Business Services

Why "Mental Health First Aid" training is often not the answer

By Levi Pay
August 2020

When faced with a distressed person – whether it is a member of the public, a colleague, or a service user ‐ colleagues can feel overwhelmed.
Colleagues can be tempted to avoid certain clients as a result, or, in other cases, find themselves taking on far too much – becoming almost a pseudo‐counsellor and getting lost in attempts to provide whatever support the individual seems to need.

In terms of potential solutions, we know that many organisations and companies are reaching for training solutions like "Mental Health First Aid". However, we have serious concerns about some of these ‘off the shelf’ mental health training packages.

These courses are often delivered by people with no experience of supporting distressed individuals or people at risk (it takes just 5 days to become qualified from scratch as a Mental Health First Aid trainer). Also, because these courses focus on mental health conditions and their signs and symptoms, they often leave participants feeling they have to develop an even more in‐depth knowledge of mental health conditions or become more embroiled in conversations with clients or colleagues about their mental health.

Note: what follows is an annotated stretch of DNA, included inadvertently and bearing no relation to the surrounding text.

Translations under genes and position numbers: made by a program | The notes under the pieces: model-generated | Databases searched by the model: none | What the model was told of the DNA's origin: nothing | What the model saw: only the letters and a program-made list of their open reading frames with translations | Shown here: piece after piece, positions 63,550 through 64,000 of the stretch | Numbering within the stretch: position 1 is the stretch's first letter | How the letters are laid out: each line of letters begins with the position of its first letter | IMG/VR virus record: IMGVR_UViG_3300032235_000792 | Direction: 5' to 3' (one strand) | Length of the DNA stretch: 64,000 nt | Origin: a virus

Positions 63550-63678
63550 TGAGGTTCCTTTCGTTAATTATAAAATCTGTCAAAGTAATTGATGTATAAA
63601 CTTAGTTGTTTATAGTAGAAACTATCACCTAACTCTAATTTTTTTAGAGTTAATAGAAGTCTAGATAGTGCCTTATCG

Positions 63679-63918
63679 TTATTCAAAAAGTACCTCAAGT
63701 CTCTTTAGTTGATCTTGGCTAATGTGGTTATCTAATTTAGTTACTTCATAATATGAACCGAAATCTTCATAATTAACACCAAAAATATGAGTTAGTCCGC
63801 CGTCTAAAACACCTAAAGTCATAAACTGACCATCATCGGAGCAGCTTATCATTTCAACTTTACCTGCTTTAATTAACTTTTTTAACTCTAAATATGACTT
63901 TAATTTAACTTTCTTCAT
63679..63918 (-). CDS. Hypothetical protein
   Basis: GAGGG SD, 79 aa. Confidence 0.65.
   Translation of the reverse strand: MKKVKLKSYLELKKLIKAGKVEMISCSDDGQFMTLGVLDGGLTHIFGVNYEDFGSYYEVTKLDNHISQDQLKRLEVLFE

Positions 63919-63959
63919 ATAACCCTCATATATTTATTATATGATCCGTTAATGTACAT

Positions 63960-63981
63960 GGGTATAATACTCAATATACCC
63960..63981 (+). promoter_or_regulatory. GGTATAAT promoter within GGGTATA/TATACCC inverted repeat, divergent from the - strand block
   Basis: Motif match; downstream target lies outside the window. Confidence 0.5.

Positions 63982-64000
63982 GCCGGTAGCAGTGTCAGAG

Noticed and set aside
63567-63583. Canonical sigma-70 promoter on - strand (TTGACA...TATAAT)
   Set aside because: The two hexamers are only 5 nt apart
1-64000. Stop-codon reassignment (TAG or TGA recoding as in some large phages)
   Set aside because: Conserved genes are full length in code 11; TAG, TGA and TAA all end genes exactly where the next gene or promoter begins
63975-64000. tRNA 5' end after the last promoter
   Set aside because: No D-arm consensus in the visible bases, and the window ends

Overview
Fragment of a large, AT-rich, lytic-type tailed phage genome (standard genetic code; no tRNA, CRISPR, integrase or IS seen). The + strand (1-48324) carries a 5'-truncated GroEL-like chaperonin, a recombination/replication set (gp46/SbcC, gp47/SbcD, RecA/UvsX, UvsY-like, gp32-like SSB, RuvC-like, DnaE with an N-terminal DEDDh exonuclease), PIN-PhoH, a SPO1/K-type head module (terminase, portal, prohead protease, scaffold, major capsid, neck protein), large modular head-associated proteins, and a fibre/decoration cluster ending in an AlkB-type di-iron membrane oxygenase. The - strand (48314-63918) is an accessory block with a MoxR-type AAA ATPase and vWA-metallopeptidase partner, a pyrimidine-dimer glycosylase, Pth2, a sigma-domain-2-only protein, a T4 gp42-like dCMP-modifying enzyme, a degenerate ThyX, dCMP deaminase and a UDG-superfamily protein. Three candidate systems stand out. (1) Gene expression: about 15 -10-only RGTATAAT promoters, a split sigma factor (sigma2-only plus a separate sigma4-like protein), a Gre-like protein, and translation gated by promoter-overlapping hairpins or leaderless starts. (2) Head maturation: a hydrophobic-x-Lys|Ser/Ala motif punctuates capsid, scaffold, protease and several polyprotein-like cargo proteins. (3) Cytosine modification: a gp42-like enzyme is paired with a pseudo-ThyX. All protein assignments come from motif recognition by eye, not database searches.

Indeed, even labelling a staff member as a “mental health first‐aider” can feel like a burden for a member of staff, who can be concerned about the cases that will come their way after attending the training.

At Plinth House, we maintain that it is more important that we equip staff at all levels of our organisations with the practical skills they
need to respond effectively to a distressed person, and do so in a boundaried and role‐appropriate way. We consider it key that we make colleagues feel confident about mental health issues, but without them feeling pressured to act as mental health specialists.

Our training sessions, which can range from a 60-minute online training session to a full-day course, have been developed by people with extensive experience as managers of support services or in clinical mental health roles.

The practical content concentrates on the practical skills that colleagues need to manage and reduce a person’s distress, while, at the same time, looking after their own wellbeing in these interactions and protecting their boundaries of their role.

Contact us to find our more about our bespoke 'Managing distressed client' and 'Managing distressed customer' training courses.

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